The JIAAC continued analysis stating that the standard operating procedures of the airline required a maximum performance landing configuration for landing on contaminated runways recommending full flaps. The crew however had correctly configured the aircraft to flaps 5 according to the weather information they had received earlier, which now no longer was correct due to the changed weather conditions.

The flight crew's use of automation was according to standard operating procedures based on the reported weather conditions. The approach was stable until the autopilot was disconnected, during the visual transition the flight path was corrected to above the glide path. With the pilot flying focussing on acquiring visual references the deviation above glide path is consistent with increasing tailwind, the parameters of flight control increasingly deteriorated. The JIAAC wrote: "The variations in the parameters of flight control suggest a degree of difficulty in controlling the aircraft consistent with the unexpected operating conditions."

During the transition to visual flight there is further evidence of deteriorating monitoring of the flight progress. The JIAAC wrote: "This is not outrageous considering the sudden increase in workload for the crew, without time to adjust, to manage substantially different conditions than planned. The sudden increase in workload is to be considered a contributing factor to the deterioration of the flight path."

The JIAAC further analysed that the handling of the aircraft by the first officer in manual flight, with autothrottle connected, resulted in frequent pitch changes of up to 5 degrees causing a large response by the autothrust system, substantial speed variations and further aggravated pitch change requirements, overall leading to destabilization of the approach.

The JIAAC analysed that both flight data and cockpit voice recorder made clear that the approach was not stabilized. However, neither pilot called for a missed approach. A realistic assessment of the decision to continue the approach rather than go around can not be made in the abstract and requires the wider consideration of global operating environment including weather in the missed approach path, status of aircraft (fuel) and fundementally the crew's assessment, based on their own experience, of the safety of the approach.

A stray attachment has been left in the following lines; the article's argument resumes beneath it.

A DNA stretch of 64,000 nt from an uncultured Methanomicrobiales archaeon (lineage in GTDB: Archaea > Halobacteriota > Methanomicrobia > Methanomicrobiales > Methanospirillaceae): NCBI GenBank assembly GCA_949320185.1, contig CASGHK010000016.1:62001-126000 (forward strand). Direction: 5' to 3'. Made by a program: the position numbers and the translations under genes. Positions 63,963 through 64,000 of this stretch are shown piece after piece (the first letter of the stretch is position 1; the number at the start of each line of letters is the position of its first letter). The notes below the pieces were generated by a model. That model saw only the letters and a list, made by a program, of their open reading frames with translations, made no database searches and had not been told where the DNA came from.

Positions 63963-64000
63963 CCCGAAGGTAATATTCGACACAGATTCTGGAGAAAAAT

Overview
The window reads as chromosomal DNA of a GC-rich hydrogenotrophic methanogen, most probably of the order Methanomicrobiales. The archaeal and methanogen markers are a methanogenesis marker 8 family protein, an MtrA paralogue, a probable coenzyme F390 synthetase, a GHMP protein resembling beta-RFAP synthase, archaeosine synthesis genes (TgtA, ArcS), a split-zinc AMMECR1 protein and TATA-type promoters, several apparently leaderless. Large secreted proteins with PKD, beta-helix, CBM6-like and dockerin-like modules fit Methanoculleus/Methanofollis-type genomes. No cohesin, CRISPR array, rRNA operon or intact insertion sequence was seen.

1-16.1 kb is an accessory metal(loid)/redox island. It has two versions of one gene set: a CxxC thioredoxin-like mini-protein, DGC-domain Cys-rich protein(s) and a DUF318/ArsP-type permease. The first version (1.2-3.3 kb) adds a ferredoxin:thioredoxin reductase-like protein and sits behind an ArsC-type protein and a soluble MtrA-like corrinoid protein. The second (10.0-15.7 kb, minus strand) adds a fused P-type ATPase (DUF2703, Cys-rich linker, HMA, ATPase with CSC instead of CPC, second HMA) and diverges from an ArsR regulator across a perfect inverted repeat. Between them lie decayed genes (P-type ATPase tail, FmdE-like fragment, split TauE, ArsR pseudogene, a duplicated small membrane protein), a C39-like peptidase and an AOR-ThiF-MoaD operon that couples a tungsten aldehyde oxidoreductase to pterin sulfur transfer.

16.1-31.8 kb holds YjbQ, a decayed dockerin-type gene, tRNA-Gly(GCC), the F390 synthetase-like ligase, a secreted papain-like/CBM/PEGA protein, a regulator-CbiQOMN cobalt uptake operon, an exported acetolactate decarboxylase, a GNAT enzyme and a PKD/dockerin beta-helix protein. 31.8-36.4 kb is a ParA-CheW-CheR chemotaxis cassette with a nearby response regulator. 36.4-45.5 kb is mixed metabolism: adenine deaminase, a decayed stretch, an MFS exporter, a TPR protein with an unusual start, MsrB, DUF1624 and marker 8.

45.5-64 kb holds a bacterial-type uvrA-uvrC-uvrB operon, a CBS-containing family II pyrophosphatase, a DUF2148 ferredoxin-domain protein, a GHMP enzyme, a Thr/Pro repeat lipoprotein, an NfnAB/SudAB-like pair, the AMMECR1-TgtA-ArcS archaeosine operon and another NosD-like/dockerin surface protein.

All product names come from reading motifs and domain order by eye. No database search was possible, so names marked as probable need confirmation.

The aircraft crossed the runway threshold at a height of 150 feet AGL and a speed of 147 KIAS resulting in a landing distance needed in excess of the landing distance available resulting in the aircraft coming to a stop 256 meters past the runway threshold.
Incident Facts

Date of incident
Nov 15, 2013

Classification
Incident

Aircraft Registration
LV-CKZ

Aircraft Type
Embraer ERJ-190

ICAO Type Designator
E190

Airport ICAO Code
SAEZ

This article is published under license from Avherald.com. © of text by Avherald.com.
Article source

You can read 4 more free articles without a subscription.

Subscribe now and continue reading without any limits!

Are you a subscriber?
Login
Subscribe

Read unlimited articles and receive our daily update briefing. Gain better insights into what is happening in commercial aviation safety.

Free newsletter

Want to know more and stay ahead? Get our free weekly newsletter and join 4854 existing subscribers.

By subscribing, you accept our terms and conditions and confirm that you've read our privacy policy.

Send tip

Support AeroInside by sending a small tip amount.

Related articles

Newest articles

Subscribe today

Are you researching aviation incidents? Get access to AeroInside Insights, unlimited read access and receive the daily newsletter.

Pick your plan and subscribe

Partner

Blockaviation logo

A new way to document and demonstrate airworthiness compliance and aircraft value. Find out more.

Virtual Speech logo

Train yourself online in VR with the special course for aviation: "Crisis Communications: Airlines". Find out more.

Get updates

Never miss an article from AeroInside. Subscribe to our free weekly newsletter and join 4854 existing subscribers.

By subscribing, you accept our terms and conditions and that you've read our privacy policy.

AeroInside Blog
Popular aircraft
Airbus A320
Boeing 737-800
Boeing 737-800 MAX
Popular airlines
American Airlines
United
Delta
Air Canada
Lufthansa
British Airways